- Having risen by 25 basis points to move the federal funds rate to the target range of 5%-5.25% earlier this month, the market is priced around a 63% chance that the central bank will pause the monetary tightening cycle at its meeting in June.
- Antonucci told CNBC’s “Squawk Box Europe” on Friday that the Quintet does not agree with market pricing for a rate cut later in the year.
Traders react as Federal Reserve Chairman Jerome Powell appears delivering remarks on a monitor, on the floor of the New York Stock Exchange (NYSE), May 3, 2023.
Brendan McDiarmid | Reuters
The US Federal Reserve may have to defy market expectations by aggressively raising interest rates again later this year if viscous inflation and tight labor markets persist, according to Daniel Antonucci, chief economist and macro strategist at Quintet Private Bank.
Having risen by 25 basis points to move the federal funds rate to the target range of 5%-5.25% earlier this month, the market is pricing in around the 60% possibility that the central bank will pause its tightening cycle at its June meeting, according to CME’s Fed Watch tracker of prices in the federal funds futures market.
The Fed has been rising rapidly over the past year in an effort to rein in soaring inflation, but the market expects policymakers to start cutting interest rates before the end of the year. Annual headline inflation fell to 4.9% in April, its lowest level in two years, but remained well above the Fed’s 2% target.
Meanwhile, the job market remains tight, with jobless claims rising but still at historically low levels. Job growth also reached 253,000 in April despite the economy slowing, while the unemployment rate held steady at 3.4%, the joint lowest level since 1969. Average hourly earnings rose 0.5% for the month and increased 4.4% from a year ago, both higher the expected.
Antonucci told CNBC’s “Squawk Box Europe” on Friday that the Quintet does not agree with market pricing for a rate cut later in the year.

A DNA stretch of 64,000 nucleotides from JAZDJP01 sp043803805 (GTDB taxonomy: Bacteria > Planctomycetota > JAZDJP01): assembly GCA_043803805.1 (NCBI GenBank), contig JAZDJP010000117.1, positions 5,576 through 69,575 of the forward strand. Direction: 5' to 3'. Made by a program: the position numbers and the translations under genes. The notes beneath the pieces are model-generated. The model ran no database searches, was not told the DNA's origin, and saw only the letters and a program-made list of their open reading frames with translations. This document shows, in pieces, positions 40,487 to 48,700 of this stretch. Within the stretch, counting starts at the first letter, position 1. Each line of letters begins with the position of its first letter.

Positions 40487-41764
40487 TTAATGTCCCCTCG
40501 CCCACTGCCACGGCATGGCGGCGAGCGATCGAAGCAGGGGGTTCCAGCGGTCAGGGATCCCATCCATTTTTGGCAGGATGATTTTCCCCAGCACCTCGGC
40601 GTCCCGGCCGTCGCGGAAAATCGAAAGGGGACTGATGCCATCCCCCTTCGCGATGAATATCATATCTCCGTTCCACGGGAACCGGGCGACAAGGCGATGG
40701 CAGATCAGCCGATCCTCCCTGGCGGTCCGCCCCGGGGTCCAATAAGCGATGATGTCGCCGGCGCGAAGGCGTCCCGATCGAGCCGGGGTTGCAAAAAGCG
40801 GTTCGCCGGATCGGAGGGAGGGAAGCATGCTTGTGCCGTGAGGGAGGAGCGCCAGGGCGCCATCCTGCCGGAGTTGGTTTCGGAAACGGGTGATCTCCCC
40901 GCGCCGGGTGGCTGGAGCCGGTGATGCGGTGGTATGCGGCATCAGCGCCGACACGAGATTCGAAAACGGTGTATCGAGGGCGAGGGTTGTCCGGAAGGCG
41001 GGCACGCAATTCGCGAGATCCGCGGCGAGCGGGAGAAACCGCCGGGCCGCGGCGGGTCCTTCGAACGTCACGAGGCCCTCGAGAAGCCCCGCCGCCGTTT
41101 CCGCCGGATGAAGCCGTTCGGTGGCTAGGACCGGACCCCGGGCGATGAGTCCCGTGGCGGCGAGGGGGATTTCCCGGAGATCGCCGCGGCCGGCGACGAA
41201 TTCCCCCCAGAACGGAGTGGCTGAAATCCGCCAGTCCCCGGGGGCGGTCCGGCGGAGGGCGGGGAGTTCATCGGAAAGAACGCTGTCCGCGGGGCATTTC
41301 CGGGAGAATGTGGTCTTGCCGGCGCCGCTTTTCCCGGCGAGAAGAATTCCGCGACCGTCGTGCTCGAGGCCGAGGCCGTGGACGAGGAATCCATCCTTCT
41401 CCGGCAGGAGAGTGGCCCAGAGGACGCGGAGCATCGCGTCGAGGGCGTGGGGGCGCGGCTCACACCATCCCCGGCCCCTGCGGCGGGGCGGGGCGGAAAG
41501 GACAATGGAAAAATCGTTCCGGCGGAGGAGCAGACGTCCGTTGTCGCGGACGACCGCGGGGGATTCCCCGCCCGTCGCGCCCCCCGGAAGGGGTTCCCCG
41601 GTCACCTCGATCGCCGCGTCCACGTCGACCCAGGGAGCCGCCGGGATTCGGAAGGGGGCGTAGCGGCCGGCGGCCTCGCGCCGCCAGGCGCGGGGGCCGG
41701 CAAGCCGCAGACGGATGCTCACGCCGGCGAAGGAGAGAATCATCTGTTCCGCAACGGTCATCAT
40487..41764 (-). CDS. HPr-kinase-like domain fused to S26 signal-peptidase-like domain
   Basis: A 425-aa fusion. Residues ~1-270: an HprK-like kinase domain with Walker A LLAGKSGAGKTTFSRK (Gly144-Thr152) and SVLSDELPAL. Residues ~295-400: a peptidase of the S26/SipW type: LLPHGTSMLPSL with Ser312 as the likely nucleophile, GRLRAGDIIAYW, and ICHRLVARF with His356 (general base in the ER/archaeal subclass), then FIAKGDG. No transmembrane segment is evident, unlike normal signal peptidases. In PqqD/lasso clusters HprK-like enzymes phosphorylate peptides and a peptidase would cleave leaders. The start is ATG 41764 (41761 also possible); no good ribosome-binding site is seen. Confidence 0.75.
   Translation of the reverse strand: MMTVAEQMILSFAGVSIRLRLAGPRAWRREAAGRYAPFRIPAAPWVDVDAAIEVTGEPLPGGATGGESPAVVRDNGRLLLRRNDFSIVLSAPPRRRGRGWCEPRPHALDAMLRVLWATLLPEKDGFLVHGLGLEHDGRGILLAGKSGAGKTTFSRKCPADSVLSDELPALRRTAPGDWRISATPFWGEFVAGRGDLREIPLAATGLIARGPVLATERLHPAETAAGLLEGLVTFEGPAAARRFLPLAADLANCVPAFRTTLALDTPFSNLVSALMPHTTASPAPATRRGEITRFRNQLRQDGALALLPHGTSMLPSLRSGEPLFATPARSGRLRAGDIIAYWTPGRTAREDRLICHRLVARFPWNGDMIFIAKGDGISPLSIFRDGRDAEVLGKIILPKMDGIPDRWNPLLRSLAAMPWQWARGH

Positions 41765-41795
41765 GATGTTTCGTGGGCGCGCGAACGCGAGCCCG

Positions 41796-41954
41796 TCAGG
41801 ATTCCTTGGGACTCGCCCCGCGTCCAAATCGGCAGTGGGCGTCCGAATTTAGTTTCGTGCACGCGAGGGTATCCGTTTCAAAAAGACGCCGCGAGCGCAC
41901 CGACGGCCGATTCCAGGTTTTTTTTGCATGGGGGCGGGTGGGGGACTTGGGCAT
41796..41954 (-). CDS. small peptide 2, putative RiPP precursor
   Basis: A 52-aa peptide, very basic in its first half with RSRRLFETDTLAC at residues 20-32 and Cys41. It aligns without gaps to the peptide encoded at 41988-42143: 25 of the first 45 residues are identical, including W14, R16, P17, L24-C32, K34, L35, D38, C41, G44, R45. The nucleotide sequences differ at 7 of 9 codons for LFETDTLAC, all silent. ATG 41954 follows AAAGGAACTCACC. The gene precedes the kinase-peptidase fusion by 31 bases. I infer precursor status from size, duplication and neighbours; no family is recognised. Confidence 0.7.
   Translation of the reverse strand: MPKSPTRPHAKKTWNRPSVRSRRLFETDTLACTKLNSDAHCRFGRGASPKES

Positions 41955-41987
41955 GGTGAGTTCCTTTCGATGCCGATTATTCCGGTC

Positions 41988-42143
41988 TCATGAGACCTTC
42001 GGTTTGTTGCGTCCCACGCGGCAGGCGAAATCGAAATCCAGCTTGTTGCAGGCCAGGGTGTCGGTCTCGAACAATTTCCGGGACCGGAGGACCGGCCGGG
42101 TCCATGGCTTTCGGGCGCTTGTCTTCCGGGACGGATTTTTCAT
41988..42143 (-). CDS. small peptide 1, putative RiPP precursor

“We think this is a hawkish pause — it’s not a pivot from hawkish to dovish — it’s a pause, the level of inflation is high, the labor market is tight, so markets could be disappointed if the Fed doesn’t cut rates,” he said.
Given the strength of the labor market, Antonucci suggested that a rate cut “seems a preposterous scenario and is only the first issue”.
“The second reason the tension here is that if the labor market stays strong, if economic activity doesn’t eventually deteriorate to a point where it’s an environment of stagnation and inflation, then the Fed may have to tighten policy more aggressively and then you have a recession including That’s a slump in profits.”
“The Fed may need to rise more aggressively if inflation remains high.”
Antonucci’s stance mirrors messages from some FOMC members this week, who reiterated the importance of waiting to observe the delayed impact of previous rate hikes, but also noted that the data does not yet warrant a dovish approach.
Cleveland Fed President Loretta Mester said Tuesday that the central bank has not yet reached the point where it can “hold” rates, while Dallas Fed President Lori Logan suggested Thursday that data so far does not justify skipping a rate hike. Interest in the June meeting. .
Investors will closely watch Federal Reserve Chairman Jerome Powell’s speech on Friday for clues to the FOMC’s likely path.
said Quincy Crosby, chief global strategist at LPL Financial.
“If he mentions this when he speaks on Friday, the market could interpret it as a signal that unless the data improves significantly in terms of inflation, he will call for another rate hike.”
Crosby added that last week’s “Fedspeak chorus” served to remind markets that the central bank’s mandate is to restore price stability, and that the FOMC is prepared to raise interest rates again to “get the job done if inflation doesn’t cooperate.”
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